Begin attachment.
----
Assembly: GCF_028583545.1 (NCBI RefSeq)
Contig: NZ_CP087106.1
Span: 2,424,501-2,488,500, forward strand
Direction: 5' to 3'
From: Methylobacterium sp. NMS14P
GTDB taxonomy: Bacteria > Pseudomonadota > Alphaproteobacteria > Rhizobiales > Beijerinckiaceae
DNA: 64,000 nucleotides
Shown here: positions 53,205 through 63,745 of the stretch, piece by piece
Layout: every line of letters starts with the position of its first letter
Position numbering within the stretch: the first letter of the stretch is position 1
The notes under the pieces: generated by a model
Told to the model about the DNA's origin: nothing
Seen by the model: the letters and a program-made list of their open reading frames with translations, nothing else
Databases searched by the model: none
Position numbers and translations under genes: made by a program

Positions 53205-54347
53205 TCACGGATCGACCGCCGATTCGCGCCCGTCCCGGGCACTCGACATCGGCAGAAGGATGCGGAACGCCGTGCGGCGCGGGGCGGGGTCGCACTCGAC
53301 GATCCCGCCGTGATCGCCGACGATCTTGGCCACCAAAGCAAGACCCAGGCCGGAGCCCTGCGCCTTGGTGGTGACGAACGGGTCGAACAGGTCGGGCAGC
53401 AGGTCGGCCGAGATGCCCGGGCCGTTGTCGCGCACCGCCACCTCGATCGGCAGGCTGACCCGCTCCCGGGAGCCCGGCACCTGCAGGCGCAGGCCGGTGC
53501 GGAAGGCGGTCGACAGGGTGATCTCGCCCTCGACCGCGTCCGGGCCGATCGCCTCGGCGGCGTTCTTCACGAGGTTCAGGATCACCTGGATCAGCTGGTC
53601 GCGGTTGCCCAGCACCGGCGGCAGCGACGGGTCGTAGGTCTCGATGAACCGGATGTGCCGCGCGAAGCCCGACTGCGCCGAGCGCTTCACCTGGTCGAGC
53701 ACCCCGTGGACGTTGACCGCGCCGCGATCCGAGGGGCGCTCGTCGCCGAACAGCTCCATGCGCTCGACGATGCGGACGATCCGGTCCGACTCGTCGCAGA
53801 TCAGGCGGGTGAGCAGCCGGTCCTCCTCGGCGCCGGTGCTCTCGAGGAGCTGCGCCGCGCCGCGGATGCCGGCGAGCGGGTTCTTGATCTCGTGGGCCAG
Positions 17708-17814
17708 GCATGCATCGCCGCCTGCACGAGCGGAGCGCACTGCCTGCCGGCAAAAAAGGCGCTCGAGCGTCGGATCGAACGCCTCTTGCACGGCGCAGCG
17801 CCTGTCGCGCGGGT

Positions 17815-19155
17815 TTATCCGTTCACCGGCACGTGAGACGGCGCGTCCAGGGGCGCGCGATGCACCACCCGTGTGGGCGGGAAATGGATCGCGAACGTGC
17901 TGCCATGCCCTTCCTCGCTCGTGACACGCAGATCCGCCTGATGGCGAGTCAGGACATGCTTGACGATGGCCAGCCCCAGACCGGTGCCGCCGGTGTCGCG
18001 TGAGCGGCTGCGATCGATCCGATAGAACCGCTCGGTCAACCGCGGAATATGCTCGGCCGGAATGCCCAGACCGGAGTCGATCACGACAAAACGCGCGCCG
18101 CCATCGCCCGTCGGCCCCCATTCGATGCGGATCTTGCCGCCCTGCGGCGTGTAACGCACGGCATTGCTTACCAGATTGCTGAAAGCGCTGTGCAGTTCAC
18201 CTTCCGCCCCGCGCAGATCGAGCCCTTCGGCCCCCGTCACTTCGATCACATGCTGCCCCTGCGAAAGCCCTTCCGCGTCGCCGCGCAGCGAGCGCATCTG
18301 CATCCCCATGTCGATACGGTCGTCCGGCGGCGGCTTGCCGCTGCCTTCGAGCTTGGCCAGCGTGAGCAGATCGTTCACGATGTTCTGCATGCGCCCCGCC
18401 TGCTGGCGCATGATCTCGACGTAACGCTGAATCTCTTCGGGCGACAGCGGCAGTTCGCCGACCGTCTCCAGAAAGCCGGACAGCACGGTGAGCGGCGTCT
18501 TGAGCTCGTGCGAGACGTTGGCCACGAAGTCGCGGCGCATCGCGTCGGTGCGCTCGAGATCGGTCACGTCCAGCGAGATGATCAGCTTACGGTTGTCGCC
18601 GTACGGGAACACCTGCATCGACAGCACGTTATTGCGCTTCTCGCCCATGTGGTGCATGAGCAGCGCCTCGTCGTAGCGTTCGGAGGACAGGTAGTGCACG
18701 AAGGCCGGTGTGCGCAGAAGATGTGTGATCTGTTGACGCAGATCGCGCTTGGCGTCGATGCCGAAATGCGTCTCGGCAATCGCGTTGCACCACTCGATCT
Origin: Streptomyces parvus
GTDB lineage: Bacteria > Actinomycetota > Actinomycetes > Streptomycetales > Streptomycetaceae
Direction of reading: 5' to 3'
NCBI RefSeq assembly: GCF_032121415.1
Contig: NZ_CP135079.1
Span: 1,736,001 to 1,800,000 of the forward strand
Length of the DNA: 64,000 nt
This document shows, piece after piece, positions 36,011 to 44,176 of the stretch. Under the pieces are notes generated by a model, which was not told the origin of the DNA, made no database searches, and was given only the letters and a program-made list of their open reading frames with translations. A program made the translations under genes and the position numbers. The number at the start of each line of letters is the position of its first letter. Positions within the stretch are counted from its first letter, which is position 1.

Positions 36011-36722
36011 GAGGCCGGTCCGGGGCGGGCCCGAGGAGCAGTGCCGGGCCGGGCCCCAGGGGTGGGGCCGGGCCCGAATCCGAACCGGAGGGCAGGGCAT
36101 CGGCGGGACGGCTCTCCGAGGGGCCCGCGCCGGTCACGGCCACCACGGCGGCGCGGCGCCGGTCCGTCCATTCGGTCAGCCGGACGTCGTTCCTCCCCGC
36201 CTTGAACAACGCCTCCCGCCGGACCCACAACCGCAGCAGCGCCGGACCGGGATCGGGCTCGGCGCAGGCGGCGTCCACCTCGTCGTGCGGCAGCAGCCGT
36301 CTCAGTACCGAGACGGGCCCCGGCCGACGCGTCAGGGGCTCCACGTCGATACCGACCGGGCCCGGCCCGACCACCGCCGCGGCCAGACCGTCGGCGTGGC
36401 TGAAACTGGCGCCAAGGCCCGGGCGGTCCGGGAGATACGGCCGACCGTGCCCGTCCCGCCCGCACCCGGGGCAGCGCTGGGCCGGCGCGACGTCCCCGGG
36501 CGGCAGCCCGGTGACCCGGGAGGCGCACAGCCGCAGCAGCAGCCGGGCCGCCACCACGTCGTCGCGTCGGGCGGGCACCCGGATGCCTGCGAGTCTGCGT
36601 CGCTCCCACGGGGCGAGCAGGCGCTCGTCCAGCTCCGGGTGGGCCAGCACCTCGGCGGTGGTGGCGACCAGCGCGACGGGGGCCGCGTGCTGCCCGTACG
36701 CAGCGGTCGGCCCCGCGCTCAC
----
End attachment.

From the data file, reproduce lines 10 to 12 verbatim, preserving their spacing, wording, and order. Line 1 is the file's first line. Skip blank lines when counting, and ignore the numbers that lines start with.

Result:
Position numbering within the stretch: the first letter of the stretch is position 1
The notes under the pieces: generated by a model
Told to the model about the DNA's origin: nothing